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here's my situation: I had an HDD with Windows 8 installed (UEFI mode). I bought a SSD and wanted to do a clean install of Windows, so I thought that disabling the HDD and leaving the SSD as the only drive when installing was the right procedure to install the boot manager on the SSD.

Unfortunately, after I plugged the HDD back in, the computer won't boot unless I select from the BIOS directly the SSD as the boot device. I guess the problem is that I have two Windows Boot Managers on two separate drives and they conflict. How would I solve this problem (excluding a format of the HDD, because I need to access data on the old Windows partition and, ideally, I would like to be able to boot that partition)?

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You need to list both installation in your boot loader then have one choice be the default. There are dozens upon dozens of questions here on how to do that. –  Ramhound Oct 22 '13 at 14:51
    
My problem is more specific. I have two boot managers, one on each drive, and the one on the older drive starts but fails to boot because of some conflict with the other loader –  Pincopallino Oct 22 '13 at 15:48
    
Lots of people do what you describe without an issue. If the SSD installation was just done, I would just install Windows 8.0, with the hdd plugged in so the Windows installation can see all devices. –  Ramhound Oct 22 '13 at 16:07

1 Answer 1

up vote 2 down vote accepted

Assuming you have both Windows installed to GPT style disks with UEFI boot.

I think you cannot use one boot manager to dual boot one Windows the UEFI way, the other the BIOS way. Only 64-bit Windows 7/8 can boot UEFI way.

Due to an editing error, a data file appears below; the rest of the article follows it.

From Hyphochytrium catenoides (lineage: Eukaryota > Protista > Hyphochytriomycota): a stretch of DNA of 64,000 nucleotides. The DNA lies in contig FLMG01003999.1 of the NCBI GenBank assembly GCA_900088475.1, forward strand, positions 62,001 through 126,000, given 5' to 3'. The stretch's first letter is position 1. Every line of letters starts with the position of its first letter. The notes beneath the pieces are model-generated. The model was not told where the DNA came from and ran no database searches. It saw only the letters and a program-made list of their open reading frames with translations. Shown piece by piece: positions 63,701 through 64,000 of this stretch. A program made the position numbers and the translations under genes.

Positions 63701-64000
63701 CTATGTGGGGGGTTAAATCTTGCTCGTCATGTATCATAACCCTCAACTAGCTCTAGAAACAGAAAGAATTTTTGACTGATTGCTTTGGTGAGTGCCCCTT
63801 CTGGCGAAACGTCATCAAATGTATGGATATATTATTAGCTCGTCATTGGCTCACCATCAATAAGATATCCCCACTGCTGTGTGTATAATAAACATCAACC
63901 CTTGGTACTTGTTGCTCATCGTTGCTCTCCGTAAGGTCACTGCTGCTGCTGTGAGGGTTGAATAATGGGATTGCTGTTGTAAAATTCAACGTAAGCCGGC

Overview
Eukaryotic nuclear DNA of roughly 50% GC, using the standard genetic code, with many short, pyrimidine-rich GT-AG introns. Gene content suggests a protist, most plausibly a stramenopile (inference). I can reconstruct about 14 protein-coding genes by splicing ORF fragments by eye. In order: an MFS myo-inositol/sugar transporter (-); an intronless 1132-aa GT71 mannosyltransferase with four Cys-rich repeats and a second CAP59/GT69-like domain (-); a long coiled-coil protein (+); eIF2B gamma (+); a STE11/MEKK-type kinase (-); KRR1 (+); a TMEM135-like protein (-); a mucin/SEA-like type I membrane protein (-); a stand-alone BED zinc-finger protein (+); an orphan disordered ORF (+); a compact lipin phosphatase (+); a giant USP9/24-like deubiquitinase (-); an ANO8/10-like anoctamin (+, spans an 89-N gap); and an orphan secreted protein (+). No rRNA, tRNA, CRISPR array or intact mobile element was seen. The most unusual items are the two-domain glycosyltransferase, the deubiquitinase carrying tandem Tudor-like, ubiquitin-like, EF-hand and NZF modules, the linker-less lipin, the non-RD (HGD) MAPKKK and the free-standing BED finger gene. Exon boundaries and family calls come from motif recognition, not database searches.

The easiest way would be to set your SSD as first disk in firmware.

Boot - you will get to new Windows installation.

In explorer see drive letter of other Windows (on HDD) assume it is H:

Open elevated(admin) command prompt (WinKey+X and select)

use following command:

bcdboot H:\windows

After reboot you will have a dual-boot choice where Win on HDD will be default.

To change boot order you could use Visual BCD Editor (reorder the two loader entries by editing DisplayOrder element of {bootmgr}

Note 1: Ignore message that BCD has changed when Visual BCD starts.

Note 2: A loader for EFI has following path - "\windows\system32\winload.EFI"

Note 3: Windows Boot manager for UEFI (and also other non-Windows OS boot managers) reside on a special partition called "EFI System Partition"(ESP) which is hidden and cannot be viewed in Explorer but can be listed using "dir" command after mapping system partition with "mountvol" command. The "system" BCD is also on ESP.

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Thank you for you answer. Actually my problem was that the installation of Windows on the SSD was done using the legacy BIOS mode, and the disk was partitioned using MBR. That probably created the conflict with the UEFI windows boot manager. I reinstalled Windows for other reasons and this time I made sure that the disk was partitioned using GPT and that it was using UEFI. Now I can dual boot. I used your answer to make sure that the boot manager was on the SSD (better performance) so thank you very much! –  Pincopallino Oct 26 '13 at 8:27

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